In March of this year the federal government fined New Jersey’s Wanaque Center for Nursing and Rehabilitation $600,000 after a virus outbreak in the facility caused the deaths of 11 children. Nursing home neglect is more prevalent than many Americans think, and with 1.6 million Americans in 18,000 nursing homes, both are of grave concern to anyone who has a loved one in a long term care facility.
Is Neglect Abuse?
Neglect is a breach of duty which can result in poor or substandard care of a patient. It can be intentional or a result of insufficient training, lack of funds or poor oversight. Abuse is the act of intentionally harming an individual. Both can be deadly.
When a person in a nursing home consistently receives substandard care they can be physically, mentally or emotionally harmed. Young people with serious health problems and senior citizens — the two demographics that make up the majority of Americans in nursing homes — often feel powerless, and may be unable to stand up for themselves or tell anyone that they are being harmed. This is why it is critical to be hyper-observant of both the patient and the nursing home.
The Warning Signs
If you have a loved one in a nursing home, be on the lookout for these six signs of neglect:
1. Poor personal hygiene, especially if it takes a sharp turn for the worse
2. Unsanitary living conditions in their room or in public areas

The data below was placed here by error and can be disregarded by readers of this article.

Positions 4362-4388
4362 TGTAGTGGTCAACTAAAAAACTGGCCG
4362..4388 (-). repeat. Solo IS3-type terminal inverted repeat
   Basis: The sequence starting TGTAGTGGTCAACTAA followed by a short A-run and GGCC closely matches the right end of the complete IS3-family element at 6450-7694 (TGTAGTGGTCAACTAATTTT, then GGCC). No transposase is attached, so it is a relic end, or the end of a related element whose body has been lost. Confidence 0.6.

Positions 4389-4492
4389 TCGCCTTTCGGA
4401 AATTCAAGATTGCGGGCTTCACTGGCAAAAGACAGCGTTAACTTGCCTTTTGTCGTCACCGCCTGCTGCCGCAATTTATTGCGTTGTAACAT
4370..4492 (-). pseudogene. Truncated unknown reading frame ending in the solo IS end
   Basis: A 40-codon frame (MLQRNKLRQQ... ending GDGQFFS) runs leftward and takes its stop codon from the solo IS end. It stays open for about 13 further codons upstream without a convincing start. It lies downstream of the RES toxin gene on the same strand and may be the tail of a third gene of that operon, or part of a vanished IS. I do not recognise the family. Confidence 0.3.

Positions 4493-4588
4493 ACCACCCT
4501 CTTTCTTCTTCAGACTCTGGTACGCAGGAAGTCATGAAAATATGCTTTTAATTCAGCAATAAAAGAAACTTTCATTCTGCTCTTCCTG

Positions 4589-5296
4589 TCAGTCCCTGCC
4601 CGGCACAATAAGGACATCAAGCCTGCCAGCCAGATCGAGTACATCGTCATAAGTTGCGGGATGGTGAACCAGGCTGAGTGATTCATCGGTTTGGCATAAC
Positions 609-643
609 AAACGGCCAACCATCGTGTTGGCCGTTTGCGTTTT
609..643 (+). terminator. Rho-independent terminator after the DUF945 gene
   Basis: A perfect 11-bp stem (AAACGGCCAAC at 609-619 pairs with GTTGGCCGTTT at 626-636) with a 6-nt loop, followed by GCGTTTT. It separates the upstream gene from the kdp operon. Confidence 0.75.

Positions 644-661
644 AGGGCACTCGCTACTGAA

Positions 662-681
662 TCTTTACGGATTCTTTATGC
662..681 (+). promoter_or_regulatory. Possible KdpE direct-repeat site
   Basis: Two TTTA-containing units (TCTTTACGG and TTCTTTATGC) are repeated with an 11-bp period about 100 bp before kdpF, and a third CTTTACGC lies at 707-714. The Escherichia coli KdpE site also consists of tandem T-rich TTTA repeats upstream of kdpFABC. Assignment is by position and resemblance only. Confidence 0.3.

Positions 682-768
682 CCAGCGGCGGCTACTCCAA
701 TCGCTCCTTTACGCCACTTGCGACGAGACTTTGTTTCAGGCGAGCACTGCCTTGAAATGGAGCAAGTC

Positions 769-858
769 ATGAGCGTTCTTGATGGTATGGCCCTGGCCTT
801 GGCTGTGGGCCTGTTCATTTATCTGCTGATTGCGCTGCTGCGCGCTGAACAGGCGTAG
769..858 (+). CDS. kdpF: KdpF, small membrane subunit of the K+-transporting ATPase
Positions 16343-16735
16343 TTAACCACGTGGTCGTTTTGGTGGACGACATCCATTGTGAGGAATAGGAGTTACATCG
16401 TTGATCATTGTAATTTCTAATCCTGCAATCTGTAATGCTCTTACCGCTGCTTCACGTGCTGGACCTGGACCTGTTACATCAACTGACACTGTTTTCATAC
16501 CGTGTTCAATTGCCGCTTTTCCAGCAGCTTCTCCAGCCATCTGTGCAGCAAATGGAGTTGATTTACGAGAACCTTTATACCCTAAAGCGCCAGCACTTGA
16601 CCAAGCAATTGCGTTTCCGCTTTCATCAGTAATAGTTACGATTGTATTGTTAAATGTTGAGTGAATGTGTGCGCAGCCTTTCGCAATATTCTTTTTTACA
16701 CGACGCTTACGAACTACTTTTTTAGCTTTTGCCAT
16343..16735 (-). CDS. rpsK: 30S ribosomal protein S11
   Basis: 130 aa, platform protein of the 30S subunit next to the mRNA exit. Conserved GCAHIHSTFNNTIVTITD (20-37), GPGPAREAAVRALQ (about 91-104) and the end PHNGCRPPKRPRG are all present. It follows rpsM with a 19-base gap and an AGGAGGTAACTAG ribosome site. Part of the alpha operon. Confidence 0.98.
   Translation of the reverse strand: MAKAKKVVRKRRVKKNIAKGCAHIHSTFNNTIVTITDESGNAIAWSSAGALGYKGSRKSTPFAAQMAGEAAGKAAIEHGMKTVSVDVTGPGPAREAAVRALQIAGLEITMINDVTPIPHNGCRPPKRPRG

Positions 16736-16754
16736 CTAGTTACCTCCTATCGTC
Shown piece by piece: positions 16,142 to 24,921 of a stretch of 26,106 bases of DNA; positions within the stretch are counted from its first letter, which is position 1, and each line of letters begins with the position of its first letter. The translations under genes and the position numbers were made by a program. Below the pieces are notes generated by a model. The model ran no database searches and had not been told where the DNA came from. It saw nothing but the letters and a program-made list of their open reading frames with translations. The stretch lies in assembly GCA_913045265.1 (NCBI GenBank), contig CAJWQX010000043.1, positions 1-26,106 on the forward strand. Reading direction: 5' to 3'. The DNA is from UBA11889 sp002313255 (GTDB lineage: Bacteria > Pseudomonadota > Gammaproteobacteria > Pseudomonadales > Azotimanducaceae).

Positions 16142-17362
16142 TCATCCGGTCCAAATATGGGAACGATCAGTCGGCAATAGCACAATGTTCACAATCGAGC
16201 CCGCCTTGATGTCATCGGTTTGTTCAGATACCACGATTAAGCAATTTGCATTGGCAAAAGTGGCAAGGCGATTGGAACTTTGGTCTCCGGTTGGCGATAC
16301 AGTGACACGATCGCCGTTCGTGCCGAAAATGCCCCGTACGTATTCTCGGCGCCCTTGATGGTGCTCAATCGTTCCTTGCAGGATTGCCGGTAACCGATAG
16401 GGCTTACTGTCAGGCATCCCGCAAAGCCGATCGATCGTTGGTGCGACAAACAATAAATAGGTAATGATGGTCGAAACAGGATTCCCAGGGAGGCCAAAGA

3. Weakness and fatigue
4. Loss of mobility, especially if they were previously active
5. Bruises and other injuries
6. Depression, anxiety, and other psychological issues
Protect Your Loved Ones
The best way to protect your loved ones against neglect is to thoroughly vet any facility you are considering. Ask about employee background checks, caregiver to patient ratios, safety protocols, reported incidents per patient, range and types of activities and the presence of a doctor and/or a registered nurse. The AARP has some excellent suggestions to help you do a thorough inspection.
Once you have selected a nursing home, get to know the employees involved in your loved one’s care, as well as the nursing director, nurses and care managers. The knowledge that a family member or members are actively watching out for their loved one may mitigate the risk of neglect.
Be sure to visit often and at varying times. In this way, you’ll be able to assess the situation and react quickly if you see anything amiss. Always report any concerns verbally and follow up in email to the primary care manager or facility director.
Do not hesitate to file a complaint if you are concerned. You can do so, even if you do not want to provide your name on the New Jersey Department of Health Website.
April 8, 2019
Practice Area Center: Personal Injury
Practice Area Category: Nursing Home Abuse